Somali friend of U.S. has INS troubles

Associated Press

EDEN PRAIRIE, Minn. -- He's a retired Somali general whose pro-democracy efforts cost him 12 years in prison. One former U.S. ambassador calls him "the greatest living Somali."

But Mohamed Abshir Musse, who now lives in Eden Prairie, a Minneapolis suburb, has been turned down for permission to remain in the United States. And while he hasn't specifically been threatened with deportation so far, his legal status is in limbo.

A group of U.S. diplomats who consider Musse a loyal and valuable U.S. ally are working to get him permission to stay.

Abshir, 76, expressed no anger about his situation Wednesday.


"I expect nothing but good from my American friends," he said. He said he believes they are doing all they can for him, including a special bill in Congress that would enable him to remain here. If, in the end, he cannot legally remain, "I'll have to search for somewhere else," Abshir said.

Some of his friends were more emotional about what they consider the injustice of someone with his life history being subjected to thoughts of deportation.

"General Abshir has done more for the United States and more for stability in his own country than any other Somali," said retired diplomat Peter Bridges, who was U.S. ambassador to Somalia in the mid-1980s.

Bridges, two other former U.S. ambassadors to Somalia and three other former U.S. officials responsible for U.S. relations with that region signed a letter to Secretary of State Colin Powell asking that the State Department support the special bill. Bridges said the bill is "languishing in subcommittee."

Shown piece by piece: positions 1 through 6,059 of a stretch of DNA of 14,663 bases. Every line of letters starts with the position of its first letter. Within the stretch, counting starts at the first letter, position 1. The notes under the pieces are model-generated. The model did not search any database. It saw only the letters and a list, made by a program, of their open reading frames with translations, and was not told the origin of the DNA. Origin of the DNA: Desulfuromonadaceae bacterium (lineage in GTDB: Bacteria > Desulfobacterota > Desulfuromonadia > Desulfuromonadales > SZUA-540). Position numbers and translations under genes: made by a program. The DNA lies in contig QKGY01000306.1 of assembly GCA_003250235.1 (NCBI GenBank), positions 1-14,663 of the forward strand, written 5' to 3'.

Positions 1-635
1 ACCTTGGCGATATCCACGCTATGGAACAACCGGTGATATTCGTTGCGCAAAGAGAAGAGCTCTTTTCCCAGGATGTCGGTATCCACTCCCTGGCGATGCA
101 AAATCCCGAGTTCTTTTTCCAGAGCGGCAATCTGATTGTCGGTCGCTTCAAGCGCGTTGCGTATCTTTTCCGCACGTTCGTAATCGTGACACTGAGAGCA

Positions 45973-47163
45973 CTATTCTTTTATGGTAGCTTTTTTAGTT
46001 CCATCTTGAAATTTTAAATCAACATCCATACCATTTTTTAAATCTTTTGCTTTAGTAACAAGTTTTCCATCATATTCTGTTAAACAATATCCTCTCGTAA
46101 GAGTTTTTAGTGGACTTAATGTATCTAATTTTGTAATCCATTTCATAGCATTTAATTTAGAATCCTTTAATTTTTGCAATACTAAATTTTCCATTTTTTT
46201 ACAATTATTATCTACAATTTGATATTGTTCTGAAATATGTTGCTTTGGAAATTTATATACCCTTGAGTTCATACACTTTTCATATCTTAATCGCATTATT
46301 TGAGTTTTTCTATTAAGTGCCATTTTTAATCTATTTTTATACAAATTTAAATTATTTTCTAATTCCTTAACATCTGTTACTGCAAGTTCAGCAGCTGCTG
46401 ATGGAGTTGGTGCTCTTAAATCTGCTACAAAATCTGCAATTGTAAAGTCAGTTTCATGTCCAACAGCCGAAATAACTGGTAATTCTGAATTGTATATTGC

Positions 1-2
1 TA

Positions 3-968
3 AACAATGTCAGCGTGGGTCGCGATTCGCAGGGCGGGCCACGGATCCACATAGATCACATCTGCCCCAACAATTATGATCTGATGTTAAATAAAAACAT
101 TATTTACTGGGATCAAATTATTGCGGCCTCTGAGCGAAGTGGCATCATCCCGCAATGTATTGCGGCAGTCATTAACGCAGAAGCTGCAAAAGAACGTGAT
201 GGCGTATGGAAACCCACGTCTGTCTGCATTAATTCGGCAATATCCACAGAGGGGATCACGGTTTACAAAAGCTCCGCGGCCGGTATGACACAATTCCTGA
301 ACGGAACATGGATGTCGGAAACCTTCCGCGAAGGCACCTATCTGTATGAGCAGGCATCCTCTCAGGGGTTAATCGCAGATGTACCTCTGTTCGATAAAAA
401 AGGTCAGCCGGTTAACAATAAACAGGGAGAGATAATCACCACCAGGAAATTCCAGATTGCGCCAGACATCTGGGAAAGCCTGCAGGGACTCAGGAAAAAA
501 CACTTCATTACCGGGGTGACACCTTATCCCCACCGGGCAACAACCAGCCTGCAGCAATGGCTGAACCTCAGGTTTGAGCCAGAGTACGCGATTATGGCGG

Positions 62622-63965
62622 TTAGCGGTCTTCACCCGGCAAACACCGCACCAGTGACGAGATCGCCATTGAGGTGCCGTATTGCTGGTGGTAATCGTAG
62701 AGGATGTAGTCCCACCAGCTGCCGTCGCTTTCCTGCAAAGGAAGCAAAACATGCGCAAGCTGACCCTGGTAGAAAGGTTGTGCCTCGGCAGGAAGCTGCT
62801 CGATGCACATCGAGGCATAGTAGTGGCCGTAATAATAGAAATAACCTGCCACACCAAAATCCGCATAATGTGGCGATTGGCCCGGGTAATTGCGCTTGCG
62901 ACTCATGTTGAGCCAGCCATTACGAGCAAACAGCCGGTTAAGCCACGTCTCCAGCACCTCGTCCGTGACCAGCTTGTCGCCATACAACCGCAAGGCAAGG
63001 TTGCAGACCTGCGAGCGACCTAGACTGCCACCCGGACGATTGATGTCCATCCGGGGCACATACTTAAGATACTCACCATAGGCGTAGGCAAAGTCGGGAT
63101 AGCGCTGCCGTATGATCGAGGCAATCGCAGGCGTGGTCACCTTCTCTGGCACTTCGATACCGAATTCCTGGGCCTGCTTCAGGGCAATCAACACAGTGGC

The letter said Abshir's assistance to U.S. military personnel during the ill-fated 1992-95 "Operation Restore Hope" had saved many American lives.

Abshir led the National Police when Somalia gained independence in 1960 and gained a reputation for professionalism and incorruptibility, according to his U.S. admirers. Democracy thrived briefly in the 1960s, but when the government tried to steal the elections of 1969, Abshir was the highest-ranking official who refused to go along.

Seen as a threat by a new dictator, Abshir spent 12 years in custody without being charged with a crime, he said. Upon his release, he joined a group agitating for a restoration of democracy and was imprisoned again briefly.

"People ought to stand up for their friends," said Martin Ganzglass, a Washington lawyer who first worked with Abshir in the 1960s when Abshir was Somalia's top policeman and Ganzglass was a Peace Corps worker assigned to give legal advice to the fledgling Somali republic.


"He spent a lot of years in prison, essentially for being pro-American when the Somali dictator was pro-Soviet. Then when he got out, he was busily helping the Americans during Operation Restore Hope, providing intelligence and security to our people. We owe the guy more than to leave him ... under the threat of deportation."

Abshir arrived in Minnesota, which has the largest Somali population in the United States, in 2001. He had temporary permission to stay and care for his 27-year-old son, who has multiple sclerosis. His status was subject to periodic renewal. The last time he sought renewal, the Immigration and Naturalization Service asked him to show a visa, a passport and a ticket out of the United States to prove that he planned to leave.

But Abshir hopes to stay and has no such ticket. He told the INS about the special immigration bill, but the INS denied his application to stay and told him no further appeal was possible.

Tim Counts, local spokesman for the Bureau of Immigration and Customs Enforcement, said the agency is "aware of the situation, and we are looking into it."

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